Why Hammersley Homes is needed: from our Outreach Manager

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We spoke to our wonderful Outreach Manager, Crystal Bloomfield, about our outreach programme:

You have been working with us for over a year now, setting up and managing our outreach programme. Can you tell us what a typical day at Hammersley Homes looks like for you?

The first I would like to say about my role is that I absolutely love it! It is a role which I am passionate about! It allows me to utilise my skills while gaining new knowledge and understanding. Hammersley Homes has provided opportunities to meet some incredibly inspiring people – people with lived experience of mental illness, and people who are working towards bettering the lives of vulnerable adults. I am hugely grateful and proud to be part of the invaluable work of Hammersley Homes.

Generally, I start by with looking at any concerns raised or anything else I need to follow up. Some of my typical tasks include recruiting and inducting a team or caring and generous volunteers, writing and updating policies and procedures, communicating with local community mental health teams, delivering presentations and training, monitoring and evaluating the impact of the service and meeting with clients for support need assessment – to find out how we can help them to live their best lives. Every day is different, but I love it.

How do you feel about your work, and what you have achieved?

It is rewarding to see and hear the positive impacts the service has on helping reduce feelings of isolation and improve mental wellbeing. Supporting people to help people brings me happiness and reassurance. Working alongside Louise is amazing – she is truly admirable and provides me with guidance and feedback to develop. It is great to feel appreciated, and to work with enthusiastic hard-working people who share the same values. I am passionate about supporting people to achieve their personal goals by providing encouragement, advice, information, and motivation.

Our services have a knock-on effect. By directly supporting vulnerable adults; setting the friends and relatives of our clients’ minds at rest- lessens the strain on their own mental health. It also impacts the community, because we prevent people getting to the point of hospitalisation or on the wrong side of the law. Hearing how our volunteers have benefited from giving their time to help others is heart-warming; one volunteer shared how what they learnt with us improved their relationship with a relative.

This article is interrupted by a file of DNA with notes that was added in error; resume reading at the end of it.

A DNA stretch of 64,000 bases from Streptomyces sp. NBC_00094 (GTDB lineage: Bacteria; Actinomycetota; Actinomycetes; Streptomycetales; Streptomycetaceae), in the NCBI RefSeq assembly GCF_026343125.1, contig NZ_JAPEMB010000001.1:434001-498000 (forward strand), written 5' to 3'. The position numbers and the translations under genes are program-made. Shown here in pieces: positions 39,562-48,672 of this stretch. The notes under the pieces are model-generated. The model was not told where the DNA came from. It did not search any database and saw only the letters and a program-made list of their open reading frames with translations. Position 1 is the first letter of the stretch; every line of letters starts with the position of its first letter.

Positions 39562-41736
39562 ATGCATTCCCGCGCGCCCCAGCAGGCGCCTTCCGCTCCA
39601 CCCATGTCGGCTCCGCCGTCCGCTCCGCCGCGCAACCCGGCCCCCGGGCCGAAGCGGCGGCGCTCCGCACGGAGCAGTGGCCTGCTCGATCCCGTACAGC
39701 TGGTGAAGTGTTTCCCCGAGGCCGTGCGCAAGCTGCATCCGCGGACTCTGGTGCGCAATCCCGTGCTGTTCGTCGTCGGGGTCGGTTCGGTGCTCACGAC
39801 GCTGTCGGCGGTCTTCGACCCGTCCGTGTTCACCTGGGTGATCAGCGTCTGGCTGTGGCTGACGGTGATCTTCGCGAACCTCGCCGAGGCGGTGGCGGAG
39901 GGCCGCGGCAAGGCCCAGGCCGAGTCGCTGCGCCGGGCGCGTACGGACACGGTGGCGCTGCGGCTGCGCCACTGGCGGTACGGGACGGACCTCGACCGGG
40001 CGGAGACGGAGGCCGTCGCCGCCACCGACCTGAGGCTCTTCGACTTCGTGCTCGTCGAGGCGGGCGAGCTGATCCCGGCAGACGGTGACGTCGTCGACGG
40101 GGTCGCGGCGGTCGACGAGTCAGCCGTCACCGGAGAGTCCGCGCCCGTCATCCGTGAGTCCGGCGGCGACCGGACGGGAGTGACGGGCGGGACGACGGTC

From the initial launch of the outreach service, it has been clear that the demand for lifelong friendships is huge! I would love to see the service expand – to support more people achieve their personal goals and live their best life. I hope to improve the service by actively reflecting on my work, responding to feedback, and engaging with continuous learning. For me, it is important that all outreach visitors and remote volunteers are confidently enjoying their role, and all clients feel valued and listened to. I am excited to see the progress of Hammersley Homes long-term goal of opening permeant lifelong housing to these vulnerable people.

How do you think our outreach service helps our clients? What effect does it have on their lives?

Our outreach service was set up to support people with long term mental illness who may be suffering from the debilitating effects of chaotic lifestyles, loneliness and/or social isolation.

We focus on increasing people’s quality of life; while decreasing the likelihood of relapse into a mental health crisis. Implementing ongoing support provides an opportunity to notice if there is any notable decline in the person’s health or well-being.

Since the pandemic, the number of people suffering from mental illness has increased further. In the UK we have great provisions for people who reach crisis point and lots of temporary help, but ongoing support isn’t there for many people who need it.

Our volunteers catch up with clients remotely and in person. We offer them friendship and help with anything they might be struggling with. We all need a nudge to do the washing sometimes, but if you’re suffering from mental illness, small things can become overwhelming. Many clients live alone and are quite vulnerable. We replace loneliness, chaos and confusion with kindness and compassion. We support them to find hobbies, build a social network and get involved in the community.

You have also been recruiting, training and working with our outreach volunteers, without whom this project wouldn’t be possible. What qualities and attributes does someone need to be an outreach volunteer?

We hugely appreciate the kindness and generosity of our incredible invaluable volunteers. The feedback continues to be positive and heart-warming. This is of course reflective of volunteers’ respect, generosity, companionship, commitment, and willingness to go the extra mile to help resolve some of the loneliness and chaos our client group too often experiences. Every volunteer has contributed their skills and talents – we hope they are enjoying being part of the solution.

Outreach volunteers empower clients to maintain independence while building meaningful relationships. We look for caring and empathetic volunteers to assist our clients with day-to-day tasks, including accessing other services, engaging with the community, participating in hobbies and activities of interest, organising their week, communicating with health care professionals, shopping, and going on a walk.

We would love to hear from you if you think you might have what it takes so join our wonderful volunteering team.

To find out more about our Outreach Services and our Big Give campaign,